Government debt collection falling short, says Ministry report
The Ministry for Revenue’s debt collection and recoveries division achieved only one-third of its target for recovering outstanding debt due for the financial year ending in 2018.
The Ministry of Finance’s report to cabinet for 2017-18 shows that government debt collectors are falling well behind a target of recovering 25 per cent of all outstanding money owed government each year.
The report says that arrangements allowing the government's debtors to repay their debts incrementally - known as instalment arrangements - was potentially delaying progress on recovery of money owed.
Only about 13 per cent of approved instalment arrangements were closed and cleared in that financial year, the report finds.
“One of the challenges faced by the Ministry for these arrangements is the length of the settlement period agreed with taxpayers which lead to increase in the amount of recoverable debt that needs to be collected," the Finance Ministry report said.
“Due to increase in the level of compliance, only 32 cases out of 50 for both arrears and returns were referred to the enforcement team for recovery; 10 cases for those taxpayers with arrears and returns were referred to the legal team for action."
In April, the Minister for Revenue, Tialavea Tionisio Hunt, said taxes owed by the business community to the Government had decreased from $100 million tala to $70 million.
“Three years ago (2016) the outstanding debts of uncollected taxes amounted $100,000 million plus," he said. "Fast forward to now it has reduced 30 per cent.
“These are the taxes owed by the business community and we are doing everything we can to collect it."
"For financial years 2017 and 2018, the Customs Division collected $326.4 million while Inland Revenue collected $176.6 million respectively.”
According to the finance report, the ministry is also following up on those businesses that haven’t renewed their business licenses.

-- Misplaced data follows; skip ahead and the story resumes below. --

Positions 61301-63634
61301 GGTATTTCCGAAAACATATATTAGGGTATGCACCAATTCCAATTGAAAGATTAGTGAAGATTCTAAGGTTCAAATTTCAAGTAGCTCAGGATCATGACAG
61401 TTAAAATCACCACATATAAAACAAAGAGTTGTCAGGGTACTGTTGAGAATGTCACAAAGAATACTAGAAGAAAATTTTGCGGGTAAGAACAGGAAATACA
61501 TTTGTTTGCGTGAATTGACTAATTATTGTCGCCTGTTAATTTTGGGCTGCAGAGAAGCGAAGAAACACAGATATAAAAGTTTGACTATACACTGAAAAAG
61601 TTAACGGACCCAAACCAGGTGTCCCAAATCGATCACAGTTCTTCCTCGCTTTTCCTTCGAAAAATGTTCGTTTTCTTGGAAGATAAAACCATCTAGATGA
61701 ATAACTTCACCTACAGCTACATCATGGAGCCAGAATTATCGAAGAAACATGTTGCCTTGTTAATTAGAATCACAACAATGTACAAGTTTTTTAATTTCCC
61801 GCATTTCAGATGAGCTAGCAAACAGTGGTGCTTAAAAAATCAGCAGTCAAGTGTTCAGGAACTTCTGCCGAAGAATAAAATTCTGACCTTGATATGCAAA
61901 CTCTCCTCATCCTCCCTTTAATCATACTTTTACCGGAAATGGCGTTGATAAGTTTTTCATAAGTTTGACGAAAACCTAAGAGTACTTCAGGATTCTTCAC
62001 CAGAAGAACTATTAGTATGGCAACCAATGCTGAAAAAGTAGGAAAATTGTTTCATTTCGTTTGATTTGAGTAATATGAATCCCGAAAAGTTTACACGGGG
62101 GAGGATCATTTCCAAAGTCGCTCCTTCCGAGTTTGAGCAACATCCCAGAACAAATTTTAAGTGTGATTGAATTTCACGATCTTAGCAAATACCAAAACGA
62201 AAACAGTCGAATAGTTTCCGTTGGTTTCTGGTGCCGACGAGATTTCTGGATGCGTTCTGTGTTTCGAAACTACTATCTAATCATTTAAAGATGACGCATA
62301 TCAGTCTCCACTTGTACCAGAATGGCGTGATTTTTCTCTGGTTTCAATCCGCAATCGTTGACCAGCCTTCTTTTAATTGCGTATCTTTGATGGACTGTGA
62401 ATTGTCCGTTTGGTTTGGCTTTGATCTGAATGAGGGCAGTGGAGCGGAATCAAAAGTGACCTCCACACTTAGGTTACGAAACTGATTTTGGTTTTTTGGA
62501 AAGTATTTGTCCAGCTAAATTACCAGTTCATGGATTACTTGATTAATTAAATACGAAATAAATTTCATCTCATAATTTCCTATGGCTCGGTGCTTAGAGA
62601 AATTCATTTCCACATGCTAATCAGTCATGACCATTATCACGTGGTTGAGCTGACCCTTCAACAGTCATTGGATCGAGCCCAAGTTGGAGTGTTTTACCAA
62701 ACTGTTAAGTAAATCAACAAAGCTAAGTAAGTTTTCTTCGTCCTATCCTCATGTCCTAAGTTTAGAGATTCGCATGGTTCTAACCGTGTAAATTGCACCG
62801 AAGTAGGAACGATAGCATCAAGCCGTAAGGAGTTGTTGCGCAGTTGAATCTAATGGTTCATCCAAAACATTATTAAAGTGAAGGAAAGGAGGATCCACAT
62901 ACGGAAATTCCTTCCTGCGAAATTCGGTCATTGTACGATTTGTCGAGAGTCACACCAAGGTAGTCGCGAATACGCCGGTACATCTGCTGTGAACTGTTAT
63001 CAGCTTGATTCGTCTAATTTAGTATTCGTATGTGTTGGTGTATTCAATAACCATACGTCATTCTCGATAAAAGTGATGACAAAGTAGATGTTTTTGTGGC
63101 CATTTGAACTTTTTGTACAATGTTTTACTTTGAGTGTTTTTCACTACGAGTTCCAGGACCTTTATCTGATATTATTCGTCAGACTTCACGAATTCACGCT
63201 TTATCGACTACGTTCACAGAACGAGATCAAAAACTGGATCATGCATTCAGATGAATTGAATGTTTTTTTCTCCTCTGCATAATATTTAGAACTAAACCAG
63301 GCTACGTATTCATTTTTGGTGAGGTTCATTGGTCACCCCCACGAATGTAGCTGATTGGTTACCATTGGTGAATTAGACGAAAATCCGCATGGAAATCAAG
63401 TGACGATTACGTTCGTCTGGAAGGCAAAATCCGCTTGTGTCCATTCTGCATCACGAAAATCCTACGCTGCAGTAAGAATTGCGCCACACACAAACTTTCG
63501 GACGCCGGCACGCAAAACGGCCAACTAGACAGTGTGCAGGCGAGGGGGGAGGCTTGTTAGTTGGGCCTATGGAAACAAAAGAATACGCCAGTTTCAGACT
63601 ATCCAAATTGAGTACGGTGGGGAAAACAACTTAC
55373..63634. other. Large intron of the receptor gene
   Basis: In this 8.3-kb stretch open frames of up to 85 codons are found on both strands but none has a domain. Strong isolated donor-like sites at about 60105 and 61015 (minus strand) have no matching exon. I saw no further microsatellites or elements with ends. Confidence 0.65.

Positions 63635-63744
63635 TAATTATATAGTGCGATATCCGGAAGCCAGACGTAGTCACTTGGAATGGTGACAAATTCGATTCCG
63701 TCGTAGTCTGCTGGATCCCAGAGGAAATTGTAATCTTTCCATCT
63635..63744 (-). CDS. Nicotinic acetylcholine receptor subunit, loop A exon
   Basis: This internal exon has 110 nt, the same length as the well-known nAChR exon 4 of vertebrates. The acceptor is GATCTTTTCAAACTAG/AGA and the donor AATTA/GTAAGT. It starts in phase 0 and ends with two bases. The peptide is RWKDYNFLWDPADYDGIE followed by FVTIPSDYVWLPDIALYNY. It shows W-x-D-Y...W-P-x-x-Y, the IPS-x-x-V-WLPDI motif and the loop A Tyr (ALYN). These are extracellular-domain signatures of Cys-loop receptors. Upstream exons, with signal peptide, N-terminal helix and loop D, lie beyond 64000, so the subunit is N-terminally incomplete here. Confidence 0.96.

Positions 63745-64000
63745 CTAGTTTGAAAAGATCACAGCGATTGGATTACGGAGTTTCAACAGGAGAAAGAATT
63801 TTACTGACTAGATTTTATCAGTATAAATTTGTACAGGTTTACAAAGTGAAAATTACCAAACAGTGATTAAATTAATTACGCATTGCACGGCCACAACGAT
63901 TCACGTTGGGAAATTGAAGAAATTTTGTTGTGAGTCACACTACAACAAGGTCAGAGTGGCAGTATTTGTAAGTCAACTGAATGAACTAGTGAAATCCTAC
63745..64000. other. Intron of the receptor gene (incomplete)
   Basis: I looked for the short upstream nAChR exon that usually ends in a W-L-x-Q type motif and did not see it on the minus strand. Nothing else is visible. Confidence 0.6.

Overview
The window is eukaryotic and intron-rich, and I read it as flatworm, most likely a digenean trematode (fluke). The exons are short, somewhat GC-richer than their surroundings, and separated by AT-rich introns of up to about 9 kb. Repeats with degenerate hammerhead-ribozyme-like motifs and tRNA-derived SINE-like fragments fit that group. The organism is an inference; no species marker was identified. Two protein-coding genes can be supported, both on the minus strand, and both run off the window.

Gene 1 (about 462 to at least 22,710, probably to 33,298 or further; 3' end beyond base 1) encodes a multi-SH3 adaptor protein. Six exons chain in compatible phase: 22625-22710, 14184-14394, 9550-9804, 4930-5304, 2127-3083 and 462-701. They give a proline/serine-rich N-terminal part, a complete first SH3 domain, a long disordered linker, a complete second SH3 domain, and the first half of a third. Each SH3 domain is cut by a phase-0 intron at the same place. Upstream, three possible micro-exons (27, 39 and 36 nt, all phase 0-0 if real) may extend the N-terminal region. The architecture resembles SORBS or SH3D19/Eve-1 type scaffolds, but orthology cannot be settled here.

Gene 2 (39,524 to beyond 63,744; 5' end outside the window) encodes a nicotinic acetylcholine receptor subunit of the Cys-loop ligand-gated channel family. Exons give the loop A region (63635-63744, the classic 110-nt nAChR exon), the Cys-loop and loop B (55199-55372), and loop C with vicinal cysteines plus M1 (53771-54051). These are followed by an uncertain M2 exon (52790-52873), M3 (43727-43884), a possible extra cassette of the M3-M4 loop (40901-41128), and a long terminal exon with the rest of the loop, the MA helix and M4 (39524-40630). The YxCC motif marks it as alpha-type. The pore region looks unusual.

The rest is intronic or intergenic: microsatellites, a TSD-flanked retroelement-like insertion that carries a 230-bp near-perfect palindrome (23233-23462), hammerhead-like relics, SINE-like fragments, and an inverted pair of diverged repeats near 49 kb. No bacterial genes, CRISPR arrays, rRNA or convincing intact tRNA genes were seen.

"Businesses that are no longer trading are to be deactivated from the RMS while late penalty is to be charged after the due date for renewal of business licenses or a waiver granted by the Commissioner.”
The report says that all indicators for the Audit & Investigation division were achieved within the financial year 2017-2018 with the exception of timeliness for audit cases.
“Achievements include [the] number of cases audited, [the] percentage of tax shortfall penalty to be imposed on all audit cases and [the] number of hidden economy cases operating outside of the tax system," the report says.
Furthermore, the report says the actual revenue collected at the end of the financial year was short by 3 percent. This is due to slowly implementation of some of the tax reforms that were targeted to be effective in the second half of the financial year.
A huge delay in internal audits conducted was caused by staff turnover but the agency says it was nonetheless able to achieve four out of five post-and-clearance company audits conducted.
Even though additional revenue was collected from cases of non-compliance after secondary checks the Ministry only achieved 14 out of 100 cases.
Nonetheless, the report notes that rates of client satisfaction with services are up.
Last month the Minister revealed in Parliament the Government's revenue projections for this financial year had fallen short by $22 million tala.
"The current financial year (2018) we were tasked to collected revenues in the amount of $528 million," the Minister said.
"However, additional appropriations was required and an additional $2 million was added.
As of 17 June 2019, we have collected $507 million, we are short of $22 million."